Yes, it is that time of the year again.  Ramps are on the menu and I have some new ideas for my haul this year.  I wasn't actually expecting to get as many ramps as I did.  A week ago when I did a little preliminary scouting at my typical spot the pickings were looking slim.  A few clumps were still there, but when you are harvesting ramps you have to be very careful to only take a few because they can take years to grow back.  I was planning on being conservative and only taking a few to satisfy a little craving.  When I arrived at the spot something was telling me to look a little bit further along the trail.  I knew that if I could find ramps in one spot, it was a good chance there might be some more.  Little did I know just how many more I would stumble upon. 
    I found more ramps then anyone could possibly eat in twenty lifetimes.  A sea of ramps.  In some spots I had to deliberately step so as to not trample any.  Every so often I would quietly giggled like a child with a secret.  I walked for hours just enjoying the cool spring breeze and the warm morning sun shining through the trees.  Now I could be selective, picking only the larger ramps in each bunch.  Something I noticed is that ramps that were growing on the north side of a tree, probably getting more shade then the others, were a much brighter shade of purple.  I also came across ramps with seed heads still hanging on.  I managed to collect a few of the tiny black ramp seeds.  Now the true test of my skill would be to germinate those seeds, but after doing a little reading on the subject, it does not sound easy.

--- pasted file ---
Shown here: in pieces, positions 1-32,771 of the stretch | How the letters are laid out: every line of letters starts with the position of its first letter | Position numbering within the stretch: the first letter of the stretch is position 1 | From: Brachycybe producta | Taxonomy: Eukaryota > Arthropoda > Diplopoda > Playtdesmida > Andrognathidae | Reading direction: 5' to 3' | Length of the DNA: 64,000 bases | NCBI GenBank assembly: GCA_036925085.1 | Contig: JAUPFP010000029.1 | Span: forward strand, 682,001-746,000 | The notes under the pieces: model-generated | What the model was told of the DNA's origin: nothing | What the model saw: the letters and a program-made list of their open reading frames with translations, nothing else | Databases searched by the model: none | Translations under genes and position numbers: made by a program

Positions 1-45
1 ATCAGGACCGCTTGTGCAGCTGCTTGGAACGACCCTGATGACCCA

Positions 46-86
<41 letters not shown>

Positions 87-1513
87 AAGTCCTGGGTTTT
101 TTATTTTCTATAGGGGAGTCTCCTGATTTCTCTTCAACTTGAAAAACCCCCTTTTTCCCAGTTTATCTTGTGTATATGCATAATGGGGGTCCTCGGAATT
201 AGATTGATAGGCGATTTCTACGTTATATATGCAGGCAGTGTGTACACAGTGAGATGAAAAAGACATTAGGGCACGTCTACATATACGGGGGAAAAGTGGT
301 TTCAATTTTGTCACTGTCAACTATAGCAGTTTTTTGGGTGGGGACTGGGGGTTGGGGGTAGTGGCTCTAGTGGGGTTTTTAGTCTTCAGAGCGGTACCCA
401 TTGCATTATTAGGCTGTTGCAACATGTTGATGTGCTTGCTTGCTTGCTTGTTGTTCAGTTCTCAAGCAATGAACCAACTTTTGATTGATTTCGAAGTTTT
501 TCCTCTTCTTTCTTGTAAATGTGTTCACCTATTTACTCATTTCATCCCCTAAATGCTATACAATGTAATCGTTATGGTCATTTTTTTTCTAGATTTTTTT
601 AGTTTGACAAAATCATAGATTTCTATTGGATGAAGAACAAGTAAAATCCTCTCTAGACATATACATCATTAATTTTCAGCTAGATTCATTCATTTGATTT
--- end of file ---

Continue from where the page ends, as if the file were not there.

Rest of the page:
So are you wondering why I chose ramp jam?  It is not the most attractive looking condiment I'll admit, but we all know sometimes looks can be deceiving.  I am not actually the first person to come up with ramp jam.  Blackberry Farm in eastern Tennessee, sells items such as ramp pesto, ramp kraut, pickled ramps, ramp jam and strawberry ramp jam.  Currently the ramp jam is all sold out, which is precisely why I knew I needed to make my own.  They give a list of the ingredients so it wasn't hard to to figure out how to make it.